Walking around inside the Abbey was a completely surreal and beautiful experience. It's now entirely overrun by wildlife. They had removed the ivy from the stone to preserve it, but it was carpeted with grass and birds were roosting in the windows. The sky through the holes was perfectly blue and I couldn't help but think it was prettier than any stained glass. It was still a temple, but now like a temple to nature. Somehow the juxtaposition made a very profound statement for me. Sitting in the grass, leaning against the stone wall, and reading Wordsworth's poem now ranks among my top five most amazing moments of my life. Definitely the highlight of my semester abroad. I can't explain why or how, it just was everything I had imagined it to be and more and I'll never forget it. We took the last bus back to Chepstow, got some sandwiches, and went to catch our train back to London... and we missed it. I blame Wales for being so pretty, rather than us being stupid. But we misjudged by ten minutes and I cannot express how happy I was not to have to go back home. So we called to see if our room was still available and walked the two miles to the Willowbrook. On the way we stopped and sat in the middle of a field and watched shooting stars. You could not have written a script for this.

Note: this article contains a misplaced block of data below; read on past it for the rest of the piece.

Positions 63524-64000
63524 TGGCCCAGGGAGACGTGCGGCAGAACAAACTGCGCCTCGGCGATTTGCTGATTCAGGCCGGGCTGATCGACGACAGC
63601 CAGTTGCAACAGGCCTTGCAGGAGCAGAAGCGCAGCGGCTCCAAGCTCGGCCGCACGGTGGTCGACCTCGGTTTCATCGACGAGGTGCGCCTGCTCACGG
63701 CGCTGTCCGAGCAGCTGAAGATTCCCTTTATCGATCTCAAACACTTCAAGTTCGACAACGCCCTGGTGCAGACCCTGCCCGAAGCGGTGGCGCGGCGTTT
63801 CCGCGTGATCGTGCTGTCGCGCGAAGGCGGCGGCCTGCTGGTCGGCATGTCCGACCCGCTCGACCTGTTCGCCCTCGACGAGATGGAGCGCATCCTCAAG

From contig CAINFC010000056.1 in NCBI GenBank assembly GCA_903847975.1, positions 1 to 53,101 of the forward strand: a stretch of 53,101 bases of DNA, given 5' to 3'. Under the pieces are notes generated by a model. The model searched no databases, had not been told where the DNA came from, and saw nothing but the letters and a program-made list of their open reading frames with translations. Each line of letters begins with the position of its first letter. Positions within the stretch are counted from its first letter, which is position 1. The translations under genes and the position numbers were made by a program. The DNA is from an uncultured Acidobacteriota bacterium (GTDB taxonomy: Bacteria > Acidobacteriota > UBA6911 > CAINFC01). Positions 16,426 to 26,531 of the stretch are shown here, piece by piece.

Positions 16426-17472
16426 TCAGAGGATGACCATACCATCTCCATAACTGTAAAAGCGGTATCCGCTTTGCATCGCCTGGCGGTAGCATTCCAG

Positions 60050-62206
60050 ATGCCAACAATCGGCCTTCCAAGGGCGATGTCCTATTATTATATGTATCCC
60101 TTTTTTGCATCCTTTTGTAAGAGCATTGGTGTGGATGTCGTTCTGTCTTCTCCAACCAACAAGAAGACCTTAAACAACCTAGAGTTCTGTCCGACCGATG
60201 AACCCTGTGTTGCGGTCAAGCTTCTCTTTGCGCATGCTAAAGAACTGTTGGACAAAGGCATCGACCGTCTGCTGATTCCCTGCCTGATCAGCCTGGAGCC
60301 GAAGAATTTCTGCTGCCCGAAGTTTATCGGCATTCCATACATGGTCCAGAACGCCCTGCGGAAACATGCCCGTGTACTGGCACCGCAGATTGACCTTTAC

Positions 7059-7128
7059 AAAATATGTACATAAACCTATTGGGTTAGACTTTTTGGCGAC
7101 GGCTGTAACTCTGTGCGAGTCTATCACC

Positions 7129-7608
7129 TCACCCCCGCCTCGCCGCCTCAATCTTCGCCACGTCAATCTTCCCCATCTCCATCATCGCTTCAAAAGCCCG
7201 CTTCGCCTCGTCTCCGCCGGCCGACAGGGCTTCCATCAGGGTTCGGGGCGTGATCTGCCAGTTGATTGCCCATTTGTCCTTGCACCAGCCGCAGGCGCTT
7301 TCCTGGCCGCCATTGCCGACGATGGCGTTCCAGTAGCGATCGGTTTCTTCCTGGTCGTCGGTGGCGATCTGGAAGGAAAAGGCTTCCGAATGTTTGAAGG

The next day we wandered around Chepstow, taking a long walk through the field behind our B&B and discussing the merits of buying a bit of farm land and growing our own food. Screw a performance career, I'm gonna raise chickens instead. But, alas, we eventually got on a train and made our way back to London in time for my evening politics class. First things I heard when I walked into class: "You're alive!" and "Woah, you're a little bit tan!" Can you believe it???


      Nik and I went to Liverpool to see John Lennon's and Paul McCartney's childhood homes. We had a tour booked to spend an hour inside each house, and that was the only thing we knew about or had planned. Anyone who knows me may be surprised that I actually went into a situation willfully unprepared (not my usual style) - but discovering the cool things to see and do as we went turned out to be really fun. We basically spent two days exploring and visiting everything Beatles-related we could find.